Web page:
While the DNA that once inhabited a dinosaur bone is long gone, victim to over 65 million years of radiation, hydrolysis, and other forms of degradation, DNA can be found in some more recent specimens. But how would it work? How could we possibly bring back – that is, De-Extinct – an organism. Well, actually, it’s already been done.

The Sad Saga of the Pyrenean Ibex 

The last surviving Pyrenean Ibex died in 2000. Of all the ways for a species to go out, this one was found dead underneath a fallen tree. It seems as though Mother Nature was just out to get them. So, naturally, humans did what humans do best – try to one-up Mother Nature. Pre-emptively thinking in 1999, biologists cryogenically froze a tissue sample of Celia, the last surviving member of her species. When Celia died, scientists were ready to bring her back.

The technique used is called somatic cell nuclear transfer. You can find a short video of it happening in real time here. Essentially, an oocyte – egg cell – from a domestic goat was de-nucleated and the nucleus from one of Celia’s somatic (body) cells was inserted into the empty oocyte. The resulting cells were then transferred into a domestic goat surrogate. Unfortunately, the process proved technically difficult. 285 embryos were reconstructed. Of those, 54 were transferred to 12 ibex and ibex-goat hybrids. Only two survived the two months of gestation before they too died. One clone was finally birthed in 2009 – the very first de-extinction. Unfortunately, the clone had a lung defect, and died of a collapsed lung only 7 minutes after birth. One of the problems was likely the fact that Celia was already 13 years old – old age for a goat – when the tissue sample was taken. This means that her telomeres, the caps on chromosomes that protect the supercoiled DNA, were already very short. As DNA replicates, the enzymes cannot make it to the very end of the DNA (where the telomeres are located), so the telomeres are truncated. They act as a sort of buffering system to keep the actual genes from being damaged (on a side note, your age is essentially a function of your telomere length).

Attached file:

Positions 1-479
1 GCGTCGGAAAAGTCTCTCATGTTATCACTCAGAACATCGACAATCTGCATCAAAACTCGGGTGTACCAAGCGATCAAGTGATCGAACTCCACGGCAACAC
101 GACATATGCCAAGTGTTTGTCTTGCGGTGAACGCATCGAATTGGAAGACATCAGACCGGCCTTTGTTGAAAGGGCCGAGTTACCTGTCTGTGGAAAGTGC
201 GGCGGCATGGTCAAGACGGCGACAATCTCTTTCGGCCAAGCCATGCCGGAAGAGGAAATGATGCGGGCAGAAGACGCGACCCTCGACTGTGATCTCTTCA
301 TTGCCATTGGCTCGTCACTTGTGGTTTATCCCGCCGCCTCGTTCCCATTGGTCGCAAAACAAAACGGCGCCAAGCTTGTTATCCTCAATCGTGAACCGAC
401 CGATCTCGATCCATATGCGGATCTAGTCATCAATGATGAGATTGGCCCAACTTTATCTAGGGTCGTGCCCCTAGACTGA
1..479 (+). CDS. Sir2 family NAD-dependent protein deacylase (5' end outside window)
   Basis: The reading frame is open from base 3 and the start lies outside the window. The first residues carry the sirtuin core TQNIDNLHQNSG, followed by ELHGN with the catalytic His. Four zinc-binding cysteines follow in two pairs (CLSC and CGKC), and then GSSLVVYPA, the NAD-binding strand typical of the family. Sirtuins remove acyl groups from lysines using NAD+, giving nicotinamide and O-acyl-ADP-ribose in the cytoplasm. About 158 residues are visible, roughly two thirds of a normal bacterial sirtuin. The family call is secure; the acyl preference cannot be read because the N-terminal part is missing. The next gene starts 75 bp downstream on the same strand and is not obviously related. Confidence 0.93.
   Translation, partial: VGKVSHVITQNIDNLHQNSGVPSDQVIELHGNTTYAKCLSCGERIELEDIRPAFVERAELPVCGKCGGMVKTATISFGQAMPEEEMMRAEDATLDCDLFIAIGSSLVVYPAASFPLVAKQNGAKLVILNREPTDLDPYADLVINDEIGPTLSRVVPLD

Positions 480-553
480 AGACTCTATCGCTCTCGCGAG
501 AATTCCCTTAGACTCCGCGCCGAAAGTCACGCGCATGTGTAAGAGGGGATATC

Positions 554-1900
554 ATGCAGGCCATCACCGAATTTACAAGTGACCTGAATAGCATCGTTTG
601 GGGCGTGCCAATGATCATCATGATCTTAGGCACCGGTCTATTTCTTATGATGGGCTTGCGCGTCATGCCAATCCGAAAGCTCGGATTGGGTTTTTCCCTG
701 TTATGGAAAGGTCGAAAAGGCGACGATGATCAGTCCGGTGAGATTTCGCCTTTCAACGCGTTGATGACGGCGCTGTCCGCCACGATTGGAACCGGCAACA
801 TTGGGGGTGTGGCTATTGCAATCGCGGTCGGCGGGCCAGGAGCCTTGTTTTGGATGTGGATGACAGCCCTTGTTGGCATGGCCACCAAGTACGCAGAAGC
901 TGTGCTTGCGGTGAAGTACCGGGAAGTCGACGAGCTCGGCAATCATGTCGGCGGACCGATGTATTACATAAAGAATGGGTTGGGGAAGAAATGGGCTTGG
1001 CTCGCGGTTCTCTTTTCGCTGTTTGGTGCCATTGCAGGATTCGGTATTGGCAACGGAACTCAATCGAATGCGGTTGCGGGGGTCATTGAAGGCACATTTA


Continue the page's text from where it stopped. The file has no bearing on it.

The procedure seemed to doom any idea of de-extinction. After all, if we can’t even bring back a species that has been dead for under a decade, how can we ever hope to bring back a 30,000 year-old wooly mammoth? Fortunately, scientists are incredibly stubborn, and didn’t just drop the idea all at once. With advances in technology, science fiction often becomes reality. In the field of de-extinction, the limiting factor is DNA extraction and sequencing technology, which seems to be growing faster than Moore’s Law predicts it should.

A New Method